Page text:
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When many people get older, they might require reading glasses. These come in many different styles and can be quite fashionable.
But putting them on and taking them off repeatedly can get tiresome. So, can you wear reading glasses all day? The short answer is that it isn’t necessarily a good idea. Wearing reading glasses all day won’t hurt your vision, but it can be uncomfortable.
Here, we take an in-depth look into reading glasses and hopefully address a few questions that you might have.
Most of us don’t typically need reading glasses until later in life. As we get older, we get presbyopia, which is just a fancy word for the way that the eyes change as we age and lose the ability to focus on objects up close.
Presbyopia can start in our 40s and will get progressively worse until we are about 65. The lens in our eyes starts to lose its elasticity, which is what leads to the inability to focus properly.
Chances are if you’re over the age of 40, you might start to notice that it’s harder to read fine print. Overall, if you are having trouble focusing on anything up close, whether you are over 40 or not, you could probably benefit from reading glasses.
If you suspect that you might have presbyopia, a visit to an optometrist is in order. They can confirm the condition and set you up with the right prescription for reading glasses.
Wearing reading glasses all day doesn’t cause any serious problems, but this is truer for people who have weak prescriptions. In fact, if your prescription is low, the glasses might help bring everything into clearer focus for you.
But it’s not a good idea if you have a strong prescription. While they won’t damage your eyes, they could cause a headache when you are using your eyes for distance purposes, such as playing sports or driving.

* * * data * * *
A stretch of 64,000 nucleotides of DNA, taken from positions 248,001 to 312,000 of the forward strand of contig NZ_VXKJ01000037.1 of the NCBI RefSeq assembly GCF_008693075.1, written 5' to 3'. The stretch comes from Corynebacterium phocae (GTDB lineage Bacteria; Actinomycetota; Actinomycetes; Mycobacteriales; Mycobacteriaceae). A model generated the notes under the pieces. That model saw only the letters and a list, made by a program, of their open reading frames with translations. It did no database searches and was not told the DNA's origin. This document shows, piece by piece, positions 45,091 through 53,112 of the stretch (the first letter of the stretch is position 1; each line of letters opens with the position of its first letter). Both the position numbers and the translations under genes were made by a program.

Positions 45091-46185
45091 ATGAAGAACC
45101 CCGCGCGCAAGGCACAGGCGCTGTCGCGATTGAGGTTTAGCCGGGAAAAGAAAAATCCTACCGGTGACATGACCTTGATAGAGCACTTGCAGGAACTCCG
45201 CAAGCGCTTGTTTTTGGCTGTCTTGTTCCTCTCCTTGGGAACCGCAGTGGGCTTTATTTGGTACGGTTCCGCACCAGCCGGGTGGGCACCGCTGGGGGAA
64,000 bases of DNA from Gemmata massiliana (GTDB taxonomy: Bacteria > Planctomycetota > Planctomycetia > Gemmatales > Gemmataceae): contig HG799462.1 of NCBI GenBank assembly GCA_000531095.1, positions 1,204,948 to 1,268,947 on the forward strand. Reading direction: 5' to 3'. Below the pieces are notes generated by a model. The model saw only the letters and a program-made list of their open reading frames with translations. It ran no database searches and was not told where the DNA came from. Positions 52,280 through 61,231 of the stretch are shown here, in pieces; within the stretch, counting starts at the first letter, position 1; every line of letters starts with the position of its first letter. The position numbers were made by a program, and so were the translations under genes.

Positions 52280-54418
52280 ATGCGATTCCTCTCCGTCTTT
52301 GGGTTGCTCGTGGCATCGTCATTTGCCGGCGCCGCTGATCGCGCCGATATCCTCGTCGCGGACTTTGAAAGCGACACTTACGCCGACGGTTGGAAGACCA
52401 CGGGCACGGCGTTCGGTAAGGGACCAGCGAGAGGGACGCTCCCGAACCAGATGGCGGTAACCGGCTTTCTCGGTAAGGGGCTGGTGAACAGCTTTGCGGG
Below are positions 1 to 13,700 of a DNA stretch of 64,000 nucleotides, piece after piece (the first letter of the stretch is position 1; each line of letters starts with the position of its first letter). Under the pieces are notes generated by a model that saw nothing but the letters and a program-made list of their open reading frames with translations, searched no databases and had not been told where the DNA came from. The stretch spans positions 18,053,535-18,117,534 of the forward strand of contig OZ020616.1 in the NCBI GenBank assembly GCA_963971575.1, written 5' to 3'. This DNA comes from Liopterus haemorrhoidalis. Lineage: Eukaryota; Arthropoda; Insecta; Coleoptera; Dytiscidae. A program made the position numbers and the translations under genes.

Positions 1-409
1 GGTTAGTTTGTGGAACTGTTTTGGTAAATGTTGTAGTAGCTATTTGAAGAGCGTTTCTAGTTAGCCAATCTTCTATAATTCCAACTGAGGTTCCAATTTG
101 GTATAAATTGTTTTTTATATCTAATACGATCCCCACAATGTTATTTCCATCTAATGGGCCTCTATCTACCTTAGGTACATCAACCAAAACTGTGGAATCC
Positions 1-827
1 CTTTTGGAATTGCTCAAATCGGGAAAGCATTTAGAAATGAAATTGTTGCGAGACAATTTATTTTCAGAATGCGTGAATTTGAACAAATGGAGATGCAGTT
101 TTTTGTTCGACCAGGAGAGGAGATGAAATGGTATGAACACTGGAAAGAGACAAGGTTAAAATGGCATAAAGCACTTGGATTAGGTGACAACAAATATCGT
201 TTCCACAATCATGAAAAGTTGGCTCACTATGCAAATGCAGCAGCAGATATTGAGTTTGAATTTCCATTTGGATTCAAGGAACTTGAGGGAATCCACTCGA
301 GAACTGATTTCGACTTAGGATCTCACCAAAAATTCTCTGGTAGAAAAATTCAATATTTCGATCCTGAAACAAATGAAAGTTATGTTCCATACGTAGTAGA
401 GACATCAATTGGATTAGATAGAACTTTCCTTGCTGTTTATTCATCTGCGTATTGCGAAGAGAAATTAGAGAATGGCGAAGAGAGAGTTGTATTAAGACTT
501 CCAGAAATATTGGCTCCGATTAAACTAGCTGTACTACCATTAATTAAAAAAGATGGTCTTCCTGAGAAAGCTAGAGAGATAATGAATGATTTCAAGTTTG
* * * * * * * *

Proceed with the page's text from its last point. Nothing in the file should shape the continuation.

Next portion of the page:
Reading glasses should only be used for reading books, laptops, phones, notebooks, or anything else that requires concentration up close.
If you have a strong prescription but want to wear your reading glasses more often, you can opt for bifocals, trifocals, or progressives.
It can take a week or two before using bifocals becomes second nature, but it might take longer for some people.
You might have headaches, nausea, blurry vision, issues with balance, or the sensation that objects are moving or jumping around. These glasses might also mess with your perception of depth when looking down, so you might find yourself tripping and stumbling, particularly on stairs.
When your eyes move from the bottom of the lens to the top, it can confuse your eyes and brain, making you feel dizzy and unsteady.
Here are a few tips to help you adjust:
As we get older, we might have memory issues, which can include forgetting where we put our glasses. It gets even more confusing if you’re nearsighted because you have to wear glasses for distances and then swap them for reading glasses to read something.
So, here are a few tips to help you on your reading glasses journey:
Wearing reading glasses won’t make your vision worse; your age and genetics will slowly do that job. If you’ve been spending 1 hour of your time staring at a screen, try taking a break for 5 minutes.
If you truly dislike the frames of the reading glasses at your local optician, try online shopping. There are a ton of choices in different styles, colors, and patterns, which might even make wearing reading glasses more enjoyable.
Featured Image Credit: David Travis, Unsplash
Kathryn was a librarian in a previous lifetime and is currently a writer about all things birds. When she was a child, thanks to her love of animals she hoped to work in zoos or with wildlife in some way. She's not strong in the sciences, unfortunately, so she uses her time to research and write about all kinds of birds and animals, and hopes to bring that detailed knowledge to OpticsMag.
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